Conditions within female prisons are often worse than male prisons because of the additional level of stigma placed on female inmates. Not only are they considered criminals but are often branded as prostitutes and threats to society; there is moral judgment placed on female prisoners blaming the woman for having been involved in an illicit activity. Thus, it is very difficult for women to gain support from family or a community while serving a prison sentence. The majority of female prisoners in Egypt, however, are serving terms because of unpaid loans or petty misdemeanours due to poverty conditions. Very few have a prior criminal record. Upon being released, however, these women still face severe social stigma and find it difficult to receive support from friends and family. Without a job or means to take care of a family they continue to remain in poverty and many of them end back up in prison.
Moreover, working to expose prison violations has historically been challenging as one would have to work under a police state with closed state institutions and no access to any prison records. It is a neglected topic in society and on government agendas.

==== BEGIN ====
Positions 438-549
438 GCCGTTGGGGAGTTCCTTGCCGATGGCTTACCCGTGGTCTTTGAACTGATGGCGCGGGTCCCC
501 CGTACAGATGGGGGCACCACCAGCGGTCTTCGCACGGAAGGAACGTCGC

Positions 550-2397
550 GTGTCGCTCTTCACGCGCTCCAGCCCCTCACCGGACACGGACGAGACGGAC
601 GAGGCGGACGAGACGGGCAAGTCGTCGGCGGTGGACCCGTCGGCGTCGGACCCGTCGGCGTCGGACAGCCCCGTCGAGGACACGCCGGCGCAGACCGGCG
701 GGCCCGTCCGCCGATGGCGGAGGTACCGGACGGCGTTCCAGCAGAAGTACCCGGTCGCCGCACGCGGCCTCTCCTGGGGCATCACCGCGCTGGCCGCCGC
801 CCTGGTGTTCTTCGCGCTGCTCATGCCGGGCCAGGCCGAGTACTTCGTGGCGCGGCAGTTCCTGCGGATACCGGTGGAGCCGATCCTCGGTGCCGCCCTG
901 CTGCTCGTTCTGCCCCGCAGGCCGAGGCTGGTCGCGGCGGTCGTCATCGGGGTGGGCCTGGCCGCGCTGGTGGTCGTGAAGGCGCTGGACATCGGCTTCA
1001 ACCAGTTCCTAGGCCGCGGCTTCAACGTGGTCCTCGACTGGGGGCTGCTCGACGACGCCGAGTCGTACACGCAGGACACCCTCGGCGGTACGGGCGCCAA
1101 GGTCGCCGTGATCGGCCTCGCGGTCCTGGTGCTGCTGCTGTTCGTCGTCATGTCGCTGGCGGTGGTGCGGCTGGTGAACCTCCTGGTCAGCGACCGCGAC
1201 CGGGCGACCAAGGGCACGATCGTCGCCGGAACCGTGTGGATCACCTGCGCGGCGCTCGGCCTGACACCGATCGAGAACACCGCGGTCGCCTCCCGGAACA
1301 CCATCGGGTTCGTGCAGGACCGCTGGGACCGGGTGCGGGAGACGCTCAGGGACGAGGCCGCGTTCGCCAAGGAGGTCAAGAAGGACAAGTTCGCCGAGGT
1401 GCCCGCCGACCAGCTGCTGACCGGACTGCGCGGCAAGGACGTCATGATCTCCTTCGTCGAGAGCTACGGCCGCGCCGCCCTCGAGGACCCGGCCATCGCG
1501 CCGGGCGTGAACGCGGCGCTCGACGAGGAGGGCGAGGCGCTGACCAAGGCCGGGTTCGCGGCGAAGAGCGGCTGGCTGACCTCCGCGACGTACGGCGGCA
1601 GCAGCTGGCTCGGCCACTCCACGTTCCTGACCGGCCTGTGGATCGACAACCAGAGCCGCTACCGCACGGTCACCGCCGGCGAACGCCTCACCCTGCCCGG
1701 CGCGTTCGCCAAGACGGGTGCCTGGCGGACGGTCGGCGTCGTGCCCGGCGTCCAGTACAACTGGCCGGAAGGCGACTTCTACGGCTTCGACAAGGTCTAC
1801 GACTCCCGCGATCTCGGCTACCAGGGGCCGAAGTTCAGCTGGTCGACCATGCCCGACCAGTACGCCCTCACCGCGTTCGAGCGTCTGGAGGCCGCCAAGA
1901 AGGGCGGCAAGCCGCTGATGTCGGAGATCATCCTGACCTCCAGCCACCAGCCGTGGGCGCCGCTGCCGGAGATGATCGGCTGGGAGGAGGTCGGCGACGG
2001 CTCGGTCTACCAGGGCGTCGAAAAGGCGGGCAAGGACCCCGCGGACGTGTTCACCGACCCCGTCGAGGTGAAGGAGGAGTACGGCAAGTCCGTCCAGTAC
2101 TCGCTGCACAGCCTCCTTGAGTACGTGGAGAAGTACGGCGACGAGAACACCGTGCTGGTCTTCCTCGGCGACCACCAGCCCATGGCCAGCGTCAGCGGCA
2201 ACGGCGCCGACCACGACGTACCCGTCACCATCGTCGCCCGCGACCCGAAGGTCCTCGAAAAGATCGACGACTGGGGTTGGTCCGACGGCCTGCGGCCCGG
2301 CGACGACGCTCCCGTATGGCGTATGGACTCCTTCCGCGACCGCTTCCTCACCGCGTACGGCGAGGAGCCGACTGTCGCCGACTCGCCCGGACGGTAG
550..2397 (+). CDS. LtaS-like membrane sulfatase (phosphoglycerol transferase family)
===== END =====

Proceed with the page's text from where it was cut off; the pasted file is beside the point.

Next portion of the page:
Solution: What is the proposed solution? Please be specific!
Nawal Moustafa is organizing the first efforts in Egypt to change the treatment of female prisoners as well as their young children living within the prison. She identified a special group of female prisoners whom she calls “poverty prisoners” who are imprisoned not necessarily because of a criminal record but because they had become victims of poverty and debt with loans they were unable to pay off. Nawal’s work aims to not only improve conditions within female prisons, but to help rehabilitate female inmates and their children during their term and upon release and in turn, lessening the stigma attached to such poverty prisoners.